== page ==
Choose a job you love, and you will never have to work a day in your life
27th February 2020
British employees will averagely work for 34 hours and 26 minutes a week, adding up to a total of 1,795 hours a year, and 84,365 hours over a lifetime. That is a great deal of time to be doing something you may not like much, or towards which you feel indifferent. So seeking out a job which combines the things we love to do and which motivate us is certainly worth doing.
Confucius offers great advice but of course it’s not always that simple and it can be both difficult to figure out what we actually love and how that might translate into a viable job and career that pays the bills. And there will of course be times when that may have to take priority! Yet in this National Careers Week, it seems a worthwhile enterprise and one that we and our young people need to consider.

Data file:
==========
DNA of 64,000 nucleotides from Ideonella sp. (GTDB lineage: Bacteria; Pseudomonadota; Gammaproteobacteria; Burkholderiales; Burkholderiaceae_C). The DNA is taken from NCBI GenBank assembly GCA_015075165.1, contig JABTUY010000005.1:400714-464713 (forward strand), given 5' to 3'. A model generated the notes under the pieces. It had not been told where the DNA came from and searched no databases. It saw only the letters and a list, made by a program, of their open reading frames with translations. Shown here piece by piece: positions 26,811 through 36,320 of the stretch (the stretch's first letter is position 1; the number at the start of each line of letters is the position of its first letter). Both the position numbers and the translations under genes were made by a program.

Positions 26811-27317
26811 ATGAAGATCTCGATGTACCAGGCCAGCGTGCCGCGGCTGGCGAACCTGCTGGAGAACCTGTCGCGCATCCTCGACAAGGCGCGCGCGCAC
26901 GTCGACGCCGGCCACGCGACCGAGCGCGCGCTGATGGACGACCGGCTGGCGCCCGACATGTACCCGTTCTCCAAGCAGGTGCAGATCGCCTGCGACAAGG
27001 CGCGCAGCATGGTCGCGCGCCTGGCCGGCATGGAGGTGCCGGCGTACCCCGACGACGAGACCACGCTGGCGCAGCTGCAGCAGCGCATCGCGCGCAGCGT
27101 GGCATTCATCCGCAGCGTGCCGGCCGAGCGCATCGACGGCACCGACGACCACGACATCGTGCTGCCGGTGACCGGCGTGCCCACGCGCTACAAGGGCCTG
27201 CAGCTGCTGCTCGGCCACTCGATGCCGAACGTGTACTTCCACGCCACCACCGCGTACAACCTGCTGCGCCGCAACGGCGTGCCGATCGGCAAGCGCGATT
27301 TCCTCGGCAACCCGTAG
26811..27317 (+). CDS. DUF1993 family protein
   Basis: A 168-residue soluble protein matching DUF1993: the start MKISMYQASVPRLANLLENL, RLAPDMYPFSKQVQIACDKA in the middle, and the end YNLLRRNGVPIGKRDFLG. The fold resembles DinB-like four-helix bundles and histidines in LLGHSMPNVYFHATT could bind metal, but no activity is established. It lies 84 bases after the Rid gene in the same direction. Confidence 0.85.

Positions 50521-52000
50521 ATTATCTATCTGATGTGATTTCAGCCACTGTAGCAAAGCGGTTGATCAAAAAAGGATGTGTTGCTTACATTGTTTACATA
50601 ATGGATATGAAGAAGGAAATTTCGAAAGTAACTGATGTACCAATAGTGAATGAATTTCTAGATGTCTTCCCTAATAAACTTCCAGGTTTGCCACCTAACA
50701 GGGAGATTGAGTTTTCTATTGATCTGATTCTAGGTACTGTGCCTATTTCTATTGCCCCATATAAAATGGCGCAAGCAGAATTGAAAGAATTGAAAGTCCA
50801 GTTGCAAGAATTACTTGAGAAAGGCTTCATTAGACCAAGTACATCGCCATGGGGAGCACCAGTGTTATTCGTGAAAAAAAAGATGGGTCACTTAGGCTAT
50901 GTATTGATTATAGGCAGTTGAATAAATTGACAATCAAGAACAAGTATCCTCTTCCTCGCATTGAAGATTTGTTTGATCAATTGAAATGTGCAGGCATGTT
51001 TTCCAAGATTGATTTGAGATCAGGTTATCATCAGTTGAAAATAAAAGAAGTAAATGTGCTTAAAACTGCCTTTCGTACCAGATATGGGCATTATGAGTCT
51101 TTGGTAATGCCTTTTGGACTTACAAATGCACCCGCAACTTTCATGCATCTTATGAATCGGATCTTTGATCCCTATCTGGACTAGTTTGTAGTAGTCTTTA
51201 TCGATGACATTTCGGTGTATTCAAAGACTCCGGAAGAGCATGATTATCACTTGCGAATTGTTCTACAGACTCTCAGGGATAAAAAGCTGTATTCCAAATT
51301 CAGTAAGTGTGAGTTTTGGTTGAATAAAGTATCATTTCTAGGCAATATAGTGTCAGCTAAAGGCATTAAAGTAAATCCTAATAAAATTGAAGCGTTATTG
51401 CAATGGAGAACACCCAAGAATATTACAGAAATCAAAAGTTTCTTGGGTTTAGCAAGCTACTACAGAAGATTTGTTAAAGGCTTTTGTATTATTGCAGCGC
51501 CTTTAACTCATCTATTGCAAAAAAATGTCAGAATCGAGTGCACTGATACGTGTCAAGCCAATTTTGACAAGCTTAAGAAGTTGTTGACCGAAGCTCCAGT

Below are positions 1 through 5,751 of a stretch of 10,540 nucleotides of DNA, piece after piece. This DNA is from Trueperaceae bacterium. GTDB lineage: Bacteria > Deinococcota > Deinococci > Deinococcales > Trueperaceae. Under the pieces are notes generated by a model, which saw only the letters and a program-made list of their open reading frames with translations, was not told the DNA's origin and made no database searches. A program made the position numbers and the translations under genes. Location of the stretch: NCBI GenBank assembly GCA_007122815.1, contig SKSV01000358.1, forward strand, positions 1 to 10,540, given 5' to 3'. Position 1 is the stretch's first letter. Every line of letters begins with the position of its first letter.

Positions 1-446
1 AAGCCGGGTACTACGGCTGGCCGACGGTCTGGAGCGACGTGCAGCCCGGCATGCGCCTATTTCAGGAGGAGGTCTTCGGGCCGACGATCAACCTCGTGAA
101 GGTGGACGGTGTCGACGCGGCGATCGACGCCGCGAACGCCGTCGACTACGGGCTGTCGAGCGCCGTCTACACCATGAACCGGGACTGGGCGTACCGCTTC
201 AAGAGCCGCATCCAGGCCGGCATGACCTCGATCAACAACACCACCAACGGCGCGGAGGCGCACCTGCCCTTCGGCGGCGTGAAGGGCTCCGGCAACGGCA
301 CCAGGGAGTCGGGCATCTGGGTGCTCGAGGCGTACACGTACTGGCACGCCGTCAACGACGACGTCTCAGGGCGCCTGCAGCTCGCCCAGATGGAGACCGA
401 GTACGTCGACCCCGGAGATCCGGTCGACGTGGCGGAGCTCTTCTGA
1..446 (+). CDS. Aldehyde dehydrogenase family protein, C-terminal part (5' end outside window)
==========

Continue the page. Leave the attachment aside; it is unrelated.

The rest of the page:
So first, what is it that we love and inspires us? Philosopher Alain de Botton writes that the clues to our true passions often lie in looking back to our childhood where they may be visible in embryonic form.
I can certainly see this in my own children, so that the young dinosaur enthusiast has become a research scientist; the computer game enthusiast works at creating 3d computer simulations; the enthusiastic young musician continues to be an older enthusiastic musician. Therefore looking at where our motivations lie and where they intersect with our strengths and competencies can lead in the right direction.
Of course not all of us will find such obvious clues to where our futures might lie and indeed many of the jobs our young people might do in the future may not yet even exist, such is the pace of change. To those I would say in the words of Socrates to ‘know thyself’. Knowing your personality type will enable an individual to seek work environments in which they may best flourish.
We all hope that our young people will find a job that they love, although it may be that the love of a job emerges in the way in which we engage with it and in the work place relationships which are formed.
Of one thing we can be certain, although it may be tempting to encourage our children down certain paths, we must always be mindful they are not our own unlived lives. We should perhaps be getting on with those ourselves!